Over the Hedge

Theatrical Release: May 19, 2006
DVD Release: October 17, 2006
Over the Hedge


RJ the Raccoon (Bruce Willis) has a problem. Having been caught rummaging through Vincent the Bear (Nick Nolte)’s huge stockpile of junk food, RJ has been able to bargain for his life only by promising to replenish Vincent’s stash in a week. It seems like a near-impossible task until the arrival of a terrifyingly alien new presence: the suburbs. Verne the Turtle (Garry Shandling), the cautious and overprotective leader of the forest dwellers, nervously ventures into suburbs and comes back to report that none of them should ever go “over the hedge” again. The greedy and desperate RJ, however, has different ideas, and he “recruits” (that is, tricks) the other animals of the forest into accompanying him back to the ‘burbs to take advantage of this junk food paradise.

Despite Verne’s opposition, RJ even convinces the other animals to break into a house and raid the pantry there. But when Gladys (Allison Janney), the president of the homeowners’ association, gets wind of the incursion, she puts Dwayne (Thomas Haden Church) — a.k.a. “The Verminator” — on the case, making the animals’ mission, and the question of their leadership, even shakier than ever. This animated film also stars Steve Carell as the voice of Sammy the Squirrel, Eugene Levy and Catherine O’Hara as Lew the Porcupine and Penny the Porcupine, William Shatner as Ozzie the Possum and Avril Lavigne as Ozzie’s daughter Heather.

Dove Review

There is really not too much to be concerned about in this family-friendly film. It contains a “dang” and “geez,” and that’s about it as far as the language. It does have a scene in which one of the creatures tells another one that humans expect them to roll over and to lick their privates, but that is about as risque as it gets. One character named Hammy, a squirrel, does burp the first few letters of his ABC’s, and one of his main purposes is to “get his nuts,” which is done in an innocent fashion. The character of RJ does attempt to steal the bear’s winter food in the beginning of the story, but it backfires and he learns his friends would have helped him if he only would have asked.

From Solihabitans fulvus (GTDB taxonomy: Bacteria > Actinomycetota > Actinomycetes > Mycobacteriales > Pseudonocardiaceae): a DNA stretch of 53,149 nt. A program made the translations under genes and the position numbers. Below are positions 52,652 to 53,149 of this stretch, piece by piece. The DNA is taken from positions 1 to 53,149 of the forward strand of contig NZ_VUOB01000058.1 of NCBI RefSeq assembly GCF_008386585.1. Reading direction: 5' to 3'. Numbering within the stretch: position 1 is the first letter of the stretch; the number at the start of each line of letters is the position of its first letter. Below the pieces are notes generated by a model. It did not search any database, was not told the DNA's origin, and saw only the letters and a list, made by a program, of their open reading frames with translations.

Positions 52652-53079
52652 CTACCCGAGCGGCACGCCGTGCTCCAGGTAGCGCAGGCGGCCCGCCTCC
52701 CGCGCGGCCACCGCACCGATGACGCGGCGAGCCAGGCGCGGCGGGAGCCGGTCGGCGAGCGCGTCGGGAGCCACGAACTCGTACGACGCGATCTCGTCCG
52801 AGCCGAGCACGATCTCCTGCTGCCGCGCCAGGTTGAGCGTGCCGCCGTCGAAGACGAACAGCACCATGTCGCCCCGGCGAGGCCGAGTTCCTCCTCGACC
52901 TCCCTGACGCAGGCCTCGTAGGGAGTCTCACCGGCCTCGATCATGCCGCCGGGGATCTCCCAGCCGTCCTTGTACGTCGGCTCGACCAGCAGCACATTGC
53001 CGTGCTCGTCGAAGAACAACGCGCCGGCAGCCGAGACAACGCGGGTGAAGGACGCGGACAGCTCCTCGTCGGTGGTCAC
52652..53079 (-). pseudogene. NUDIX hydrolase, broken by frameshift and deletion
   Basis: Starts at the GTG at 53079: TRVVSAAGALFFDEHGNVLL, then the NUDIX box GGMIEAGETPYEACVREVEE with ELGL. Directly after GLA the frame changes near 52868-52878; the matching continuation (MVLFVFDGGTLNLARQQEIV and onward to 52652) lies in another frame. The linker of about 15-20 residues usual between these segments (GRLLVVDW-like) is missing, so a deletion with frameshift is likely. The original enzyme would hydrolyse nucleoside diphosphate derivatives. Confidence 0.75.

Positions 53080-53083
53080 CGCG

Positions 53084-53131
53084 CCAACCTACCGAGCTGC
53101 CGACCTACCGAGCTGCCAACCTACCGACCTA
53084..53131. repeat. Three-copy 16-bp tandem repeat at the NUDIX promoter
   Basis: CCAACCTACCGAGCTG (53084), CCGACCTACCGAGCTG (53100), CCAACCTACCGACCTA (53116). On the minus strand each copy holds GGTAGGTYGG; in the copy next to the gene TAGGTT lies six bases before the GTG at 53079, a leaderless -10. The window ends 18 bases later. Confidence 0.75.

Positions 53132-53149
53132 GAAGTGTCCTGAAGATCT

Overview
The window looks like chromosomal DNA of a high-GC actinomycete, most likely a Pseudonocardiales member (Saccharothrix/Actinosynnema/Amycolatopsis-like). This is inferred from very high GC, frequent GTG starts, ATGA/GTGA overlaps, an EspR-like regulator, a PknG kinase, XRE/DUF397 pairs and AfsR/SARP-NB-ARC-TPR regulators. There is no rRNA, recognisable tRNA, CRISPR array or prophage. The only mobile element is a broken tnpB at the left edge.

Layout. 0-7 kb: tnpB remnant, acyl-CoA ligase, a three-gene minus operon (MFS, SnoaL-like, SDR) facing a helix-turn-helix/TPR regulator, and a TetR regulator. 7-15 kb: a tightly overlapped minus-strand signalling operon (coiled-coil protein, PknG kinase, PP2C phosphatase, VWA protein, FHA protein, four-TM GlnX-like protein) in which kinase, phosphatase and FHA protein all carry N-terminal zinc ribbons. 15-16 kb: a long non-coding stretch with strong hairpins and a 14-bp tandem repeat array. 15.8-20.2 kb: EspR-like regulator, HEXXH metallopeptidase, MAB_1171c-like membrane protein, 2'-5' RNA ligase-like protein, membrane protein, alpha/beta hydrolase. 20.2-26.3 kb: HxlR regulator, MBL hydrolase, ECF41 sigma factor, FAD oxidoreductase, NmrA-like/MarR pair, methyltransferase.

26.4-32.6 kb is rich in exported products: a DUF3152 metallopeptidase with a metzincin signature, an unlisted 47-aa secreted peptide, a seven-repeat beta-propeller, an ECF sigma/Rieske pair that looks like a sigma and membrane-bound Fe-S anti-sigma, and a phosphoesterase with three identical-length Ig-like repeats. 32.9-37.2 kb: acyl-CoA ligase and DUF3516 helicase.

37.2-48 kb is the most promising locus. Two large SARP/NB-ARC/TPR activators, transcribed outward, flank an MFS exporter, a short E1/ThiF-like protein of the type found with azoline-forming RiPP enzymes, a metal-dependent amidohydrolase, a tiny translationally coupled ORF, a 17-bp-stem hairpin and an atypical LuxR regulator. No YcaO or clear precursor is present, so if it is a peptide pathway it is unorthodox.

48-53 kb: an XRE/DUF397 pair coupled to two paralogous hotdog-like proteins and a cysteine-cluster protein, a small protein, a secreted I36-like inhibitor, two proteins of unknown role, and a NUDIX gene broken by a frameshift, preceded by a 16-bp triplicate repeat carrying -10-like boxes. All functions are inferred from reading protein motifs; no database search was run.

The credits began to roll after 75 minutes and the film only seemed to drag briefly once or twice. The characters, more than the story, are the fun part of this film. There were many children present in the screening I attended and they seemed to genuinely enjoy it. I recommend it for all kids as there are cute moments in it especially for the children.

Content Description

Faith: None
Integrity: None
Sex: None
Language: Dang-1; geez-1.
Violence: The humans try to catch the animals in traps. A bear wants to eat R.J. Nothing too graphic.
Drugs: None
Nudity: None
Other: Character burps the first few letters of the alphabet; a character steals from another character at the beginning, but he learns his lesson.


Company: Paramount
Writer: Len Blum and Loren Cameron
Director: Tim Johnson
Producer: Bonnie Arnold
Genre: Animated
Runtime: 96 min.
Starring: Voices of: Bruce Willis, Garry Shandling, Steve Carell
Reviewer: Edwin L. Carpenter